Modeling Deep Dive: Fusion 360 Reference Objects & Sync All Contexts

John Helfen July 7, 2021 3 min read

We’re excited to announce improvements to the way you surface assembly information in a distributed design workflow in Fusion 360. It’s now easier than ever to add Reference Objects from an assembly to one of its distributed designs. 

When you’re setting up a design for distributed work in a team or breaking a design up to organize it, Reference Objects let you selectively add assembly geometry to external components to establish an associative relationship between them.   

The control panel in this arcade is a basic example. A specific team member will detail out the control panel and add the joysticks, buttons, and other controls. However, only a few components from the assembly are important enough to influence the size and shape of the control panel. 


While you’re setting up the control panel in the assembly, you can use the Reference Objects command during Edit In Place to select the components important to the control panel. After you save the assembly, the designer can open the control panel and edit it outside of the assembly while maintaining associative relationships with the assembly. 


With the design open independently, the designer still benefits from the contextual information required to complete the control panel. This ensures that multiple project members can work in different areas of the assembly concurrently. Additionally, you can see the avatars of each project member to understand who’s working on each area. 

After the designer opens the control panel, they can activate the assembly context in the distributed design, and items selected as Reference Objects are displayed and made available for reference as if they were active in the larger assembly.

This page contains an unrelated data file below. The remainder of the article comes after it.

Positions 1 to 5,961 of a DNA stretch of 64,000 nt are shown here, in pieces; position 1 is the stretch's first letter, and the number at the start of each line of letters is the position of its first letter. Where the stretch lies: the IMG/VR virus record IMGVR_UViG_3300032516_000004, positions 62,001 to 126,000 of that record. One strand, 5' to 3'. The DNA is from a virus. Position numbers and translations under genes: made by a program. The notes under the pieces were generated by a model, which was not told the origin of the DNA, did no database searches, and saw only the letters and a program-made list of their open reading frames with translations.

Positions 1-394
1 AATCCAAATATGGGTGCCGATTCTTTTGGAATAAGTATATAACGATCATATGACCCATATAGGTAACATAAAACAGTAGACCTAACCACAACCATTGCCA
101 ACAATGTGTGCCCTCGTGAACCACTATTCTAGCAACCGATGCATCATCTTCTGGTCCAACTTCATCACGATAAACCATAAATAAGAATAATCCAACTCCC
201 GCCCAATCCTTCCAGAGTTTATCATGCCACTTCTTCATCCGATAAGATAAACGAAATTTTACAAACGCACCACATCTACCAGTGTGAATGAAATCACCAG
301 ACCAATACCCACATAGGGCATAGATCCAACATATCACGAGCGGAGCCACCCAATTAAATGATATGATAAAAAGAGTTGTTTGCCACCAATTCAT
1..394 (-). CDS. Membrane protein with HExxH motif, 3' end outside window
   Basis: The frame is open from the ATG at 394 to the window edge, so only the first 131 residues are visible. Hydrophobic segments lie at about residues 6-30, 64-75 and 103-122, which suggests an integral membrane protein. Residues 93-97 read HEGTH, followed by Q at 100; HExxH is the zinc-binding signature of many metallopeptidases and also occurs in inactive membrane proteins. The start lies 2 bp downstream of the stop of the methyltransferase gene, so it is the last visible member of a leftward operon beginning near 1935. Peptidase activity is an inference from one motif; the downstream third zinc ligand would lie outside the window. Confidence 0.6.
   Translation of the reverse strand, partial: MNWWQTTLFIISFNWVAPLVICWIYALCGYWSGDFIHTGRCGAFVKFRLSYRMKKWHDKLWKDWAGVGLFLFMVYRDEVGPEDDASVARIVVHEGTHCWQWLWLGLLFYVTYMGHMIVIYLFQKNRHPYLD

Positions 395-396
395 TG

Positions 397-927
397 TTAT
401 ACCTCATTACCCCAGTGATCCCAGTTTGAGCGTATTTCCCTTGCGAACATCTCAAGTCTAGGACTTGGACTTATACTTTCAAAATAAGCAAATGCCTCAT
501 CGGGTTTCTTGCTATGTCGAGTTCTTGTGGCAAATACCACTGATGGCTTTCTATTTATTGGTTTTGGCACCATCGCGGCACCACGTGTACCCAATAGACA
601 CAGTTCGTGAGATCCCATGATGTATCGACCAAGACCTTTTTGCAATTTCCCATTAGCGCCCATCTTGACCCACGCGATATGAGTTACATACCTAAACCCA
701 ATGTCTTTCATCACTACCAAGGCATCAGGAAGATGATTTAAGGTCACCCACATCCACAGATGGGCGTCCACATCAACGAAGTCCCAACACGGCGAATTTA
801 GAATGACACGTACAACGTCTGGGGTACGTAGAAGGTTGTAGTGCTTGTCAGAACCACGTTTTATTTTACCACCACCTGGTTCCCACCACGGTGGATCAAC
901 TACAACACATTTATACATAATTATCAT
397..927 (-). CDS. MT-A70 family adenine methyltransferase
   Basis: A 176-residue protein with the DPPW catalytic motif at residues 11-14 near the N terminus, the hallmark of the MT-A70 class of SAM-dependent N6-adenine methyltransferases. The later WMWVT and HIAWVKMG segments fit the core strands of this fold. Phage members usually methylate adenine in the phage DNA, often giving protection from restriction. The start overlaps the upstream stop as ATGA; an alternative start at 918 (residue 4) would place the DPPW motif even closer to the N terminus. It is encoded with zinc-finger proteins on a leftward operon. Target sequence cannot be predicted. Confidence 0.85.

With the assembly context active, the designer can continue regular modeling actions to create the control panel without working in the larger assembly. 


As components in the assembly change, each context that references the assembly will associatively update. In the next section, we will explore how changes in the assembly will cause external components to update when you synchronize assembly contexts.  

Sync All Assembly Contexts 

While collaborating with others in a distributed assembly, you may create several assembly contexts to connect all the components in the assembly. In the arcade sample, nine contexts were created at different points in the timeline.  


This enclosure was built to be driven by an overall envelope at the assembly level.  

When the envelope component is changed, each affected context becomes out-of-sync. Gone are the days of updating contexts one by one. The Sync All Assembly Contexts command gives designers an automated way to synchronize all contexts in the timeline with a single action.  


Right-click any out-of-sync assembly context to Sync All Assembly Contexts or sync that assembly context individually. 


When you synchronize the assembly contexts, each of the external components will update accordingly, resulting in the external components acting more like local components. By distributing certain components of an assembly, teams gain a better view into who is working on each distributed design and have more granular control over access to components in the assembly. 


We hope this deep dive helps you better understand the improvements we’ve made to enable you to uncover assembly information in a distributed design workflow. Let us know if you have questions or comments in the comment section below and we’ll be there to help!

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